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The EHRC menopause guidance is a positive move for women

The guidance outlines in plain speak the legal recognition that menopause symptoms have

As we approach another International Women’s Day, it’s a good time to revisit the issues that matter to women in the workplace, including menopause.

While women’s experiences of managing the menopause, and the impact on their career, has been discussed at length, until the new guidance issued by The Equality and Human Right’s Commission (EHRC) recently, solid commitment to policy change has been scant. 

The new EHRC advice provides guidance for employers in supporting women experiencing menopause symptoms at work. But what does this mean for business, and what do companies need to know? 

We all know that women are afforded rights and protections when they’re pregnant, on maternity leave and when returning to work. However, while not all women choose to become parents, menopause is a shared experience which every woman will eventually traverse.

Employers have more menopause support than they realise

The tricky thing about the menopause is that there’s no way of knowing when it will affect a person, or what their symptoms (and the extent of those symptoms) might be. Plus, given the many misconceptions around menopause, it’s unsurprising that employers often find the subject difficult to navigate.

This was well illustrated in a recent employment tribunal (Best v Embark on Raw Ltd) which saw the complainant succeed in her claim for harassment on the grounds of sex and age when she was subjected to jibes about her menopausal symptoms, which also included speculation that her husband would start to look "at other younger women now".  

However, given that there are already some protections in place for women experiencing menopause, employers might be forgiven for questioning why this new guidance is needed at all. 

Is there light at the end of the tunnel for menopausal women?

In answer to that, there’s still some way to go to educate employers about the role they should play in supporting women experiencing menopause, while creating a positive, open culture in the workplace. 

This latest EHRC guidance is important because it outlines in plain speak the legal recognition menopause symptoms have, not only in relation to sex and age but also disability.  

The added protections of menopause symptoms falling under the definition of disability means that employers have legal obligations under the Equality Act to provide support through reasonable adjustments. Often, when it comes to making adjustments for menopause symptoms, these duties can often be met with fairly minor tweaks to the working environment, such as providing electric fans, relaxing any uniform policies and not penalising women for menopause-related sickness absences.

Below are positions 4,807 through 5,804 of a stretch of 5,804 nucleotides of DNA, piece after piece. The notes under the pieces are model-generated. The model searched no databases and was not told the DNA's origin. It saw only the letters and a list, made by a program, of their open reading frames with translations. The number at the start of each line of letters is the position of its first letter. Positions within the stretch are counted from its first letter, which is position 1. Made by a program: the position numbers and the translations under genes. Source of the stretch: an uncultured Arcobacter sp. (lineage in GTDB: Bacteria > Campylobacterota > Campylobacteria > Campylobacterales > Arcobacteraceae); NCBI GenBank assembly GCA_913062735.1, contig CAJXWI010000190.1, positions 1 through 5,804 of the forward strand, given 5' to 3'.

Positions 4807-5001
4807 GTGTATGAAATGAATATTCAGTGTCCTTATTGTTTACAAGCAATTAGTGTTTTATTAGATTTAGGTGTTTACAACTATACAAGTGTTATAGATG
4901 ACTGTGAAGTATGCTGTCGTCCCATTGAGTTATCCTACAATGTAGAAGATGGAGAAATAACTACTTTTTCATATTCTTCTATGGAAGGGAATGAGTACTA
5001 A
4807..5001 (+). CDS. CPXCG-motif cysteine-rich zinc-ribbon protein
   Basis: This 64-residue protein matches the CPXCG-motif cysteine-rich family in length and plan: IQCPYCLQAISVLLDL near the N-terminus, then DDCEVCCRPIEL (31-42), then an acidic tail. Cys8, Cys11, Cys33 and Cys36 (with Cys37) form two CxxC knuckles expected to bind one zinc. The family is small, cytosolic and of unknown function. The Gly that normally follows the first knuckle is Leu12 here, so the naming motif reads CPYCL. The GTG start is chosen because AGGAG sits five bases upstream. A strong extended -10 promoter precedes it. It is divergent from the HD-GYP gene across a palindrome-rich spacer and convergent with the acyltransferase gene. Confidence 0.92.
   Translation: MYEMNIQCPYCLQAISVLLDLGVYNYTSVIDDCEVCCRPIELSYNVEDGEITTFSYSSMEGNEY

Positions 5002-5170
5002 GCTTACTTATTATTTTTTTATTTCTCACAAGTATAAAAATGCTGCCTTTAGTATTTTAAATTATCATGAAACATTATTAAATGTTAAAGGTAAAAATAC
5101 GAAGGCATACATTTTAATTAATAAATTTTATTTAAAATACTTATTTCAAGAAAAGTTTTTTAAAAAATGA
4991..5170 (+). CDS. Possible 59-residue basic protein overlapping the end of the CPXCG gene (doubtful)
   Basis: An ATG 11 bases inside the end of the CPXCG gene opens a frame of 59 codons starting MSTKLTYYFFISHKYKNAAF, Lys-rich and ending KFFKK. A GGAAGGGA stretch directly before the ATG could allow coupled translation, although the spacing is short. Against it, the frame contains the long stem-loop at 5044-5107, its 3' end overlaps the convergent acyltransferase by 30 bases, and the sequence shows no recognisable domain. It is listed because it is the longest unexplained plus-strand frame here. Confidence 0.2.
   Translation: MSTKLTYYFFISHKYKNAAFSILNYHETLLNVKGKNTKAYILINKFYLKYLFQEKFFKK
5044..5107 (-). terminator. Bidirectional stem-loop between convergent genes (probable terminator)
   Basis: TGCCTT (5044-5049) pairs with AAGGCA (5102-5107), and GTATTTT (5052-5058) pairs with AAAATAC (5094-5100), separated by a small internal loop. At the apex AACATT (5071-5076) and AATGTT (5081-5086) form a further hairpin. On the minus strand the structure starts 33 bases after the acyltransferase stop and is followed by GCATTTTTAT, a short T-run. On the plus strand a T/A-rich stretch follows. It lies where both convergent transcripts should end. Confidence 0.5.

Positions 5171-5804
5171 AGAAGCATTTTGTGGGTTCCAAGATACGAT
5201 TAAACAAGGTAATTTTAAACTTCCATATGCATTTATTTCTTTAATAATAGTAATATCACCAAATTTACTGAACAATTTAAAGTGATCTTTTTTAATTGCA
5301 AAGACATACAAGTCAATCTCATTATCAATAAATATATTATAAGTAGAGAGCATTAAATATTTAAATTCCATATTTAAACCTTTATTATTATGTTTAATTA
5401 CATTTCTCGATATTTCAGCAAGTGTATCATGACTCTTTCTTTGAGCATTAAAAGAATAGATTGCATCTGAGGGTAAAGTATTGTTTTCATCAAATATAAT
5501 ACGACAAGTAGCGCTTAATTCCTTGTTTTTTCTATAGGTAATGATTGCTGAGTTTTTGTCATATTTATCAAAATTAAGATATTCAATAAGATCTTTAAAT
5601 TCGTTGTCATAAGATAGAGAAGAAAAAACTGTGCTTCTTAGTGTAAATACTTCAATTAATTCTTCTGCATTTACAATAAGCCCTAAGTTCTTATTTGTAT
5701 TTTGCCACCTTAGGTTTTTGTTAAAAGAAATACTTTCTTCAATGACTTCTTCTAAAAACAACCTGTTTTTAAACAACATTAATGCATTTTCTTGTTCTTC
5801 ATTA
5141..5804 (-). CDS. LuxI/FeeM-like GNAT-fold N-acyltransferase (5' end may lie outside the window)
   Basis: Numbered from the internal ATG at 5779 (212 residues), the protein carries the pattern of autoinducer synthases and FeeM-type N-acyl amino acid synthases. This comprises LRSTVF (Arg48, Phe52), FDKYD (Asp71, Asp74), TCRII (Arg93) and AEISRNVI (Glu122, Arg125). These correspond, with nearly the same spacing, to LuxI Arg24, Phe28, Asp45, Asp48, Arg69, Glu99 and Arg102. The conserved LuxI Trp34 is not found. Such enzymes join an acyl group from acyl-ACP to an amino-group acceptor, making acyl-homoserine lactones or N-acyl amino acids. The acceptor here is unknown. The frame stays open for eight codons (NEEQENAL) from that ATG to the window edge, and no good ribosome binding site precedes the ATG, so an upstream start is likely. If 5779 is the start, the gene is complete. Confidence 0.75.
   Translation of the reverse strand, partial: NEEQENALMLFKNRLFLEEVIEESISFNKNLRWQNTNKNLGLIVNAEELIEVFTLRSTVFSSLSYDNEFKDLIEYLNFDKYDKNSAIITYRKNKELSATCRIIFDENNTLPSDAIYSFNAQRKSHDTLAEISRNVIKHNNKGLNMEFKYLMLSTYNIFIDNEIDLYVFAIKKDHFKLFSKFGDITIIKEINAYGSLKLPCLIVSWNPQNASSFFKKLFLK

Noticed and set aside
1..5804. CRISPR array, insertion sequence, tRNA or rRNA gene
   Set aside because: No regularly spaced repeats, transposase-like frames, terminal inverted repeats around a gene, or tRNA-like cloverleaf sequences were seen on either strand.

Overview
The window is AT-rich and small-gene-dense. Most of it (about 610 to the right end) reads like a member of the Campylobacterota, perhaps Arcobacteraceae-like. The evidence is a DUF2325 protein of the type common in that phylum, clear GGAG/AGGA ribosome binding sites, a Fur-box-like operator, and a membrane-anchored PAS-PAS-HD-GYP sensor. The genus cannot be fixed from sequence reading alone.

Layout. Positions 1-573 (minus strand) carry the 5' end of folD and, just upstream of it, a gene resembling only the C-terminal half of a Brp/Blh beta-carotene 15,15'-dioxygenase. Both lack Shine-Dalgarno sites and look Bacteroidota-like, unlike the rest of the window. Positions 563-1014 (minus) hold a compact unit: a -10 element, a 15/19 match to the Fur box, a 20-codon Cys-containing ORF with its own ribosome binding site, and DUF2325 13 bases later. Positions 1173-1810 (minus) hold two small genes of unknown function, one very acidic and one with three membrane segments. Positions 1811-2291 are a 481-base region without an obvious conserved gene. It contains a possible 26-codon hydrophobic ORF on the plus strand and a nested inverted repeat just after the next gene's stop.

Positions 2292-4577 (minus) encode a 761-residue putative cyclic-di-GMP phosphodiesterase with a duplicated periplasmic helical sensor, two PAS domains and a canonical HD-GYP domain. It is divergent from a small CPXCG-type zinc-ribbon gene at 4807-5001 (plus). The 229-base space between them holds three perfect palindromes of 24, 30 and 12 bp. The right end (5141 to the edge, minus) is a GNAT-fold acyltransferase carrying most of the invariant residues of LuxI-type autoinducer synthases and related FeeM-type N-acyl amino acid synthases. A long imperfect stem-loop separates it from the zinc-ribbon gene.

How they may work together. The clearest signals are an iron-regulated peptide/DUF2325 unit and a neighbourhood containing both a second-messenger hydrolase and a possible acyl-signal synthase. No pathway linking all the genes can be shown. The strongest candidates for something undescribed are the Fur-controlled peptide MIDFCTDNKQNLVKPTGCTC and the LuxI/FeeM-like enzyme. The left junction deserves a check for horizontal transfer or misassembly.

Menopause at work: what's the employer's responsibility?

The guidance also explains the difference between perimenopause and menopause, and sets out how menopause symptoms can impact women at work. It also covers the bit many employers dread: how to have conversations about menopause. This is very important because, as we’ve seen with the drive to improve attitudes towards mental health, an improved attitude and awareness regarding menopause also starts with education and it’s impossible to educate without effective communication.  

Employers should familiarise themselves with this latest guidance, and act now to not only avoid potentially costly legal claims but as a crucial first step to a greater understanding of a spectrum of symptoms which affect half the population, and the responsibilities they hold as an employer.  

Lack of awareness is no longer a credible excuse for ignorance. Businesses that fail to understand and apply the guidance on menopause could not only find themselves hit financially, following a legal challenge, but could also fail to attract talented females who choose to build their career elsewhere, in a more understanding and empathetic environment. 

By Chris Garner, managing director at HR and employment law specialist, Avensure